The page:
The most of Pont-Audemer Spaniels treat all unknown people as potential playmates although at first it may show moderate wariness. It’s rather unwise to make this dog a property watcher because it has too laid-back nature and lacks territorial instinct. Due to the same reason it should never be trusted with guarding responsibilities.

The Pont-Audemer Spaniel also enjoys playing with familiar dogs and suits well for multi-canine households. However it’s relatively hostile to its counterparts, which it doesn’t consider as members of its pack. So make sure to let your pet off-leash only in a well-fenced territory. This breed usually attacks any object that even distantly resembles a prey so its grown-up member should never be introduced to the families with pre-existing cats or other pets. However the puppy of the Pont-Audemer Spaniel adjusts to the company of other animals quickly and easily.

Health Problems

The most common problems for the breed include:

· hair loss;

· hip dysplasia;

· elbow dysplasia;

· progressive retinal atrophy;

· immune problems.

Grooming

The Pont-Audemer Spaniel was predominantly bred for work and therefore needs very primitive care. Brush its shiny curly coat only once or twice a week and your dog will always look well-groomed. Frequent bathing is commonly unnecessary although the breed has to be bathed after each and every hunting adventure.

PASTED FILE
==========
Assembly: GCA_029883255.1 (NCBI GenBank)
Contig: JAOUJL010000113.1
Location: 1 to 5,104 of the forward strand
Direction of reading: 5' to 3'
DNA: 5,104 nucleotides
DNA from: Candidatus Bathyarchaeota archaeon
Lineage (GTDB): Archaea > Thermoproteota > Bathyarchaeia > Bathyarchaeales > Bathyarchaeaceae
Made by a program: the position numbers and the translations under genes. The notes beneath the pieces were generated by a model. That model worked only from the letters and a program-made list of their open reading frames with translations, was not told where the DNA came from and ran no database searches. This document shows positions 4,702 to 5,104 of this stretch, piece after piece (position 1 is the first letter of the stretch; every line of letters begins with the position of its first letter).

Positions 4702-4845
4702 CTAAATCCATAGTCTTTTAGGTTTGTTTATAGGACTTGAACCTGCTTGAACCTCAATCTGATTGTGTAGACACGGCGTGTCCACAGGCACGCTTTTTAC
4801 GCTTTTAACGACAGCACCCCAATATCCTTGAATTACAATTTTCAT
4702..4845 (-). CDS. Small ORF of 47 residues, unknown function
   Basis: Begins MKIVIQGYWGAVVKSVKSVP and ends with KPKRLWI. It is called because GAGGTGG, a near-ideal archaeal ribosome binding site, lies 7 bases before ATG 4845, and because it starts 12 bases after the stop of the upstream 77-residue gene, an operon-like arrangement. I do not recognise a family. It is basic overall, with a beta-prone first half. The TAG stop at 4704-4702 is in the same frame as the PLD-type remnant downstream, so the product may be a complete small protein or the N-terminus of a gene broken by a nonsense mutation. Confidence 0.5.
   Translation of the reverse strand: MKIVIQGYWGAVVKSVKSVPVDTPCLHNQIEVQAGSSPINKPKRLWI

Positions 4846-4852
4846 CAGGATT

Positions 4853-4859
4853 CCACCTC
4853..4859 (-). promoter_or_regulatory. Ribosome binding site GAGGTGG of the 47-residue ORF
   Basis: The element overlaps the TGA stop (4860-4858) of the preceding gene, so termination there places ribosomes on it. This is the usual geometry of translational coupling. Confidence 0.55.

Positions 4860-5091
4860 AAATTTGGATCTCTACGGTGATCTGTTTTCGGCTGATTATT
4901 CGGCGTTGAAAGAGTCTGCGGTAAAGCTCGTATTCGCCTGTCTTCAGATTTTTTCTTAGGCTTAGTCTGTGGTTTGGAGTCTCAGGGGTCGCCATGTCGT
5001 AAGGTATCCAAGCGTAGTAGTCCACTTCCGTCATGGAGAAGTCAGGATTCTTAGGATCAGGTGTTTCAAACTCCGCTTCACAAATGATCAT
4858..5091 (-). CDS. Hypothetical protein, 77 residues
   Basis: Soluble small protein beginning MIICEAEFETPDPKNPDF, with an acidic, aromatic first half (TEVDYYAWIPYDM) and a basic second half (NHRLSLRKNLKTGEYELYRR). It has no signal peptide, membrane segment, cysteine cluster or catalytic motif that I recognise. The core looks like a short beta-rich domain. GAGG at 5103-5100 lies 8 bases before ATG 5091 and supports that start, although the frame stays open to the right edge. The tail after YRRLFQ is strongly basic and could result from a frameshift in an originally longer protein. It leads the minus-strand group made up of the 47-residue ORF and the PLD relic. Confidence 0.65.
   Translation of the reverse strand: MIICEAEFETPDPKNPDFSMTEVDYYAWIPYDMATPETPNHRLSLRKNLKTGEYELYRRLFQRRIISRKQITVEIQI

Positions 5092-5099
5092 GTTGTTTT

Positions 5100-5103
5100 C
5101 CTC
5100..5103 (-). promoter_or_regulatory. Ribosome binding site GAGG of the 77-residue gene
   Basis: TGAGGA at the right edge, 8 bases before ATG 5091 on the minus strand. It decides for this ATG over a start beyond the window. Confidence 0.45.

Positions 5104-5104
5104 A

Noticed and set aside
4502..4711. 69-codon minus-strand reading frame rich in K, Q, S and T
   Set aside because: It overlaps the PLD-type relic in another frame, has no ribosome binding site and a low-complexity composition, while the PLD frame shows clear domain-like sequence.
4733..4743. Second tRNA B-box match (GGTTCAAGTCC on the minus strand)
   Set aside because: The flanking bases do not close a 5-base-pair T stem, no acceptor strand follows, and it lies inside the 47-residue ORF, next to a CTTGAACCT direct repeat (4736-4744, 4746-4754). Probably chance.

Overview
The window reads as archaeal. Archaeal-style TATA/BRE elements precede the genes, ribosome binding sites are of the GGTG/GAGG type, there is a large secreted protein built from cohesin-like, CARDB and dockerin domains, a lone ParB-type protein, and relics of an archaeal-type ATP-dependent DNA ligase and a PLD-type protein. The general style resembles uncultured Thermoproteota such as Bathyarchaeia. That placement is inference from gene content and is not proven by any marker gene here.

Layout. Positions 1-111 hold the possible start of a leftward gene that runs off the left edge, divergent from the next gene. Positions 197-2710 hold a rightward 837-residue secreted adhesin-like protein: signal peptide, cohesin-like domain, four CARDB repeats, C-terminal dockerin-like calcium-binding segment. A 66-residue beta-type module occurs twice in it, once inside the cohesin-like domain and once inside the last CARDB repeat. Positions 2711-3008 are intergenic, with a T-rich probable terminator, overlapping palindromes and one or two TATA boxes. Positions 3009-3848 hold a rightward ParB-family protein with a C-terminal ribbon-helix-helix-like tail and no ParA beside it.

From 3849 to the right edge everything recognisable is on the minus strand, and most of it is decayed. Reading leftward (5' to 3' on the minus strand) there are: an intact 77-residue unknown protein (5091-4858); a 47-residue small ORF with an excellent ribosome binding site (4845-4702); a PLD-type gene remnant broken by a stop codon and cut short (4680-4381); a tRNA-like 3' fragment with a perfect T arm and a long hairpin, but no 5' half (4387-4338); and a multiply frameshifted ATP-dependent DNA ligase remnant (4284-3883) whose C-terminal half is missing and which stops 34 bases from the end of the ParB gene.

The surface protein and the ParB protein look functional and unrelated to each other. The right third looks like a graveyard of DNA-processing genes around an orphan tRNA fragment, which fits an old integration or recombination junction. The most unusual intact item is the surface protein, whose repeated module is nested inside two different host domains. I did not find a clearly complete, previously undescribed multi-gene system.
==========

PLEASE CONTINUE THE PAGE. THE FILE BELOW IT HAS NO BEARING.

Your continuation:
Make sure to trim the nails of your Pont-Audemer Spaniel at least every other month and regularly check its ears for the signs of infection (redness, bad smell). Weekly dental hygiene will keep the dog’s teeth healthy and free of tartar for long years.

Training

It’s relatively easy to train the Pont-Audemer Spaniel since this dog always wants to gladden its master. At the same time it also has mind of its own and behaves itself very independently in an everyday life. Moreover it hates dull and repetitive tasks so make sure to keep training sessions short and amusing.

Use favourite treats of your pet to reward its obedience and avoid any variety of negative reinforcement, which is totally useless in the work with this breed. As a rule the Pont-Audemer Spaniel quickly learns basic commands although it may have problems with mastering more advanced training course.

Exercise

The agile and tenacious Pont-Audemer Spaniel has vast exercise requirements and won’t make an agreeable apartment dog. Even a long walk won’t satisfy its need to burn excessive energies. Let your pet to frisk an hour or two every day in a safely enclosed area and it will be calm and relaxed in the house.

Of course nothing will make this dog as happy as a hunting trip with its master. Remember that the insufficient amount of physical stimulation is the main reason of its hyper active behaviour and unreasonable barking indoors.